If humans see two objects in quick succession (less than 700 ms), they are only able to focus on one of them. This phenomenon is a specific type of the more general “information processing bottleneck” found in many cognitive systems.
Prior research has suggested that this deficiency in human processing is due to “later” mechanisms such as working memory and spatial selection. Williams et al. suggest in their 2008 paper that the problem may arise from earlier systems such as the primary visual cortex. In order to do so they used a novel spatial orientation, displaying the first object at the fovea and the second object in the periphery of the visual field.
Using fMRI, the researchers found a statistically significant correlation between BOLD activity in the primary visual cortex and the attentional blink activity (which they also found evidence for, but that is unsurprising).
They also found some intriguing data about an effect known as “lag-1 sparing,” which is that there was less attentional blink deficiency shown when the first and second object were shown at the same time than when they were separated by 200 ms. The common explanation for this effect was that subjects can view both of the objects at once because they are in the same spatial location, but these results show that the objects need not be in the same location (recall that object one is in the fovea but object two is in the periphery of the visual field). One possible way to explain this data is that subjects could divide their attention between the objects, enabling them both to be in the same “attentional gate.” This is a testable hypothesis–if attention is divided, evidence of details in either object would perhaps be less lucid.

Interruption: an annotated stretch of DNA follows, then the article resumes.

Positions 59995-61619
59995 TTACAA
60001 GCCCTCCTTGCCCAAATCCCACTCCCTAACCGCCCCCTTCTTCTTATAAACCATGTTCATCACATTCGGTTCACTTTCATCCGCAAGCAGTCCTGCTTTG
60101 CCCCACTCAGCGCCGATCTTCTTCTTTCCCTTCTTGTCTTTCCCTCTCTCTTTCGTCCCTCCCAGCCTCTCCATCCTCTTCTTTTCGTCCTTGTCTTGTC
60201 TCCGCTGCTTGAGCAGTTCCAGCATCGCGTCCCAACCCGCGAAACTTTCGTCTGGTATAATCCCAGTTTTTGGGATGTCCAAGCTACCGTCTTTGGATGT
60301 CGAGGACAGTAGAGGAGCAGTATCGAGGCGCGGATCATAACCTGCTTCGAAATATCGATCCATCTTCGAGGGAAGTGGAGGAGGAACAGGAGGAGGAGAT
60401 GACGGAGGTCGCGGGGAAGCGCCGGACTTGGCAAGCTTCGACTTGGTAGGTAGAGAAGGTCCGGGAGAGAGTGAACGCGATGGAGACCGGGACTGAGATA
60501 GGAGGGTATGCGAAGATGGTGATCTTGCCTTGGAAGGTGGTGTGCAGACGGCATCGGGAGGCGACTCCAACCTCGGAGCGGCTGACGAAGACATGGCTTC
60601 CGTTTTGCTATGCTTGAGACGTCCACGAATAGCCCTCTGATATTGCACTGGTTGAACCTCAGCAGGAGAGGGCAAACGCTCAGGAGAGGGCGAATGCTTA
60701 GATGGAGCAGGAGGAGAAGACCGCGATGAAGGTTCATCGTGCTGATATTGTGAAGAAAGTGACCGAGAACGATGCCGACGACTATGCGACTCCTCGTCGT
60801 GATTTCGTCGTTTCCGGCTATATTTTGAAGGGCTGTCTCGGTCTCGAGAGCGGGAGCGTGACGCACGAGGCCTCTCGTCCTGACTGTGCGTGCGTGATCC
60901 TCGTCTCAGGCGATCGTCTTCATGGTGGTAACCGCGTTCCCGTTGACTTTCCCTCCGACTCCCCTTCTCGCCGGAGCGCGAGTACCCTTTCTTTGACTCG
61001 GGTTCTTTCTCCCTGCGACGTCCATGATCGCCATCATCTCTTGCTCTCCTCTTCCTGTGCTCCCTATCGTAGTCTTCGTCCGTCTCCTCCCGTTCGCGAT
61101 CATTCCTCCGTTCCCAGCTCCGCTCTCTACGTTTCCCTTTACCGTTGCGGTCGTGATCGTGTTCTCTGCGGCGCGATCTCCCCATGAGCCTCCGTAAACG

Their results throw a curveball into the literature, as the effect must now be considered as a feedback result from upstream processing instead of purely an attentional deficiency. An interesting paper with some avenues for further research.
Williams MA, Visser TA, Cunnington R, Mattingley JB. 2008 Attenuation of neural responses in primary visual cortex during the attentional blink. Journal of Neuroscience 28:9890-9840. doi:10.1523/JNEUROSCI.3057-08.